NBA Jam: Tournament Edition
You’re not seeing double, I swear!
Following the review of the Sega 32X version of this very title, I had forgotten that it was also ported to the original PlayStation in 1995 for its launch as well.
Like other CD-based games of its time, NBA Jam T.E. was an arcade-accurate translation of its source material.
Unlike other CD-based games, this one doesn’t suffer from long load times, something highlighted in the book Arcade Perfect: How Pac-Man, Mortal Kombat, and Other Coin-Op Classics Invaded the Living Room by David L. Craddock with an interview with game developer Chris Kirby:
PlayStation’s CD-based storage medium forced Kirby to carefully consider how to read and write data. As the game ran, data was unpacked from the disc and sent to VRAM. To minimize load times, a natural consequence of disc-based media, he arranged the data linearly so the PlayStation’s laser eye that read contents from the disc wouldn’t need to jump around to gather assets and code.
I had also noted many of the updates and changes from the original NBA Jam to Tournament Edition in my 32X review, and still consider the 32X version the definitive one among consoles despite the strong PlayStation showing. That’s due to the many notes in the article above, which any hardcore NBA Jam player would notice between the two versions.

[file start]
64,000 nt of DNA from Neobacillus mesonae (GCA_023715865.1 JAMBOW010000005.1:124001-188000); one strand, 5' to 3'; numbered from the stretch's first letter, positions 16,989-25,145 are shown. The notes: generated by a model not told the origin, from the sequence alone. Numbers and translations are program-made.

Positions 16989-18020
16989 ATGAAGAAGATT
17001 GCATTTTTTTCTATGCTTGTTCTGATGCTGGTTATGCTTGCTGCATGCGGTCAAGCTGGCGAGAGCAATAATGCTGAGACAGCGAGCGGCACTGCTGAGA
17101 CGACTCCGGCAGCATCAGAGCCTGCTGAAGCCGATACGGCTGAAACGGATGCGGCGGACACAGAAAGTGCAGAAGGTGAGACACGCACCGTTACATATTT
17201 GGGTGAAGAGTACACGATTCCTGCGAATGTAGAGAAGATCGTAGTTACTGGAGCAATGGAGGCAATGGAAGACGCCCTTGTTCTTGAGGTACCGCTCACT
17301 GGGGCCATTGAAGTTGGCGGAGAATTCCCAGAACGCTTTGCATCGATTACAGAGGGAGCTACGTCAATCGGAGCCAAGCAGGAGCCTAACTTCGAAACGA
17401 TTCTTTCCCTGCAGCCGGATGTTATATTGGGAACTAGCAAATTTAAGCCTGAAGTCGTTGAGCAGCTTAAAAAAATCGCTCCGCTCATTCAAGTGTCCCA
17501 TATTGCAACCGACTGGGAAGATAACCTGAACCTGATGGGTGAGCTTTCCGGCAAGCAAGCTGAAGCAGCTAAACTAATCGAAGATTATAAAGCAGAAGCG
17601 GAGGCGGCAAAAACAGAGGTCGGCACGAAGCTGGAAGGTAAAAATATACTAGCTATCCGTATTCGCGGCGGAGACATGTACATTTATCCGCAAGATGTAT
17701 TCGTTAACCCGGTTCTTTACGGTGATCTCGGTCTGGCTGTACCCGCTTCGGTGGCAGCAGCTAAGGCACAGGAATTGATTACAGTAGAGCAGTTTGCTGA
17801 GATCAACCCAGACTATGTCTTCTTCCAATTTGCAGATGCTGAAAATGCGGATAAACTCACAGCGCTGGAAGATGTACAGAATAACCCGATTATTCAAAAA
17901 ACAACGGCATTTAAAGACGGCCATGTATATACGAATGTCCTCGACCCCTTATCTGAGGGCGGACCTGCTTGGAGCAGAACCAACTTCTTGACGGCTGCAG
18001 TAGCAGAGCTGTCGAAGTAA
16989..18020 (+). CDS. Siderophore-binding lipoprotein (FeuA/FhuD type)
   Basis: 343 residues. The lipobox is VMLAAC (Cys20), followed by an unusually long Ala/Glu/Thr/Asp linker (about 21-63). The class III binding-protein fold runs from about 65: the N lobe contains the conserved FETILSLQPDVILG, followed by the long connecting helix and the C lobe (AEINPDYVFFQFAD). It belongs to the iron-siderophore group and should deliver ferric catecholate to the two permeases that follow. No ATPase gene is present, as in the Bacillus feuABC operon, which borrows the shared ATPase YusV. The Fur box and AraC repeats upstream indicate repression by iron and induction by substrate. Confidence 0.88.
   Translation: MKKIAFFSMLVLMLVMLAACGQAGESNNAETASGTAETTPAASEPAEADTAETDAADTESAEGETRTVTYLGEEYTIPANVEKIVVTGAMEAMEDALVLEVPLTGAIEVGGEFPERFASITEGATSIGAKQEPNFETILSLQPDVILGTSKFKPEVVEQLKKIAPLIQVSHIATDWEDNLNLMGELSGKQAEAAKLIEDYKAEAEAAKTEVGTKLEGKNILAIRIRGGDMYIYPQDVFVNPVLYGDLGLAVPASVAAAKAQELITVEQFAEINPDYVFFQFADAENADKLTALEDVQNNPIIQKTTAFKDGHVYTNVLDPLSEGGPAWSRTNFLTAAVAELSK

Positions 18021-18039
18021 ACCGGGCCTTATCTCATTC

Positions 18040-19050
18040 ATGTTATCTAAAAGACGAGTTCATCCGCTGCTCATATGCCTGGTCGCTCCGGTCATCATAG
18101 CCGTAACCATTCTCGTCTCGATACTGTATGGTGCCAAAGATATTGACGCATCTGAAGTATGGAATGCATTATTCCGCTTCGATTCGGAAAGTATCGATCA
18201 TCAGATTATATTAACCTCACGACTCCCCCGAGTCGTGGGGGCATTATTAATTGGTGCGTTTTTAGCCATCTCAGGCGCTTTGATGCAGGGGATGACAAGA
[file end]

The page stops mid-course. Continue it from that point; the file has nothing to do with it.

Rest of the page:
However, the PSX port is so strong of a title on its own, it deserved a separate entry due to the technical achievements of the hardware it ran on and the way the development team handled the translation to the home screen. Unlike its Mortal Kombat cousins on the same system, NBA Jam T.E. is almost always a pleasure to play and really sold how strong the PlayStation hardware was upon its arrival.
Check it out and let me know what you think of the various console ports and their differences! (Note: don’t forget NBA Jam T.E. also released for the Atari Jaguar – I may cover that as well, since its one of the most mainstream titles in a limited library of an obscure console!)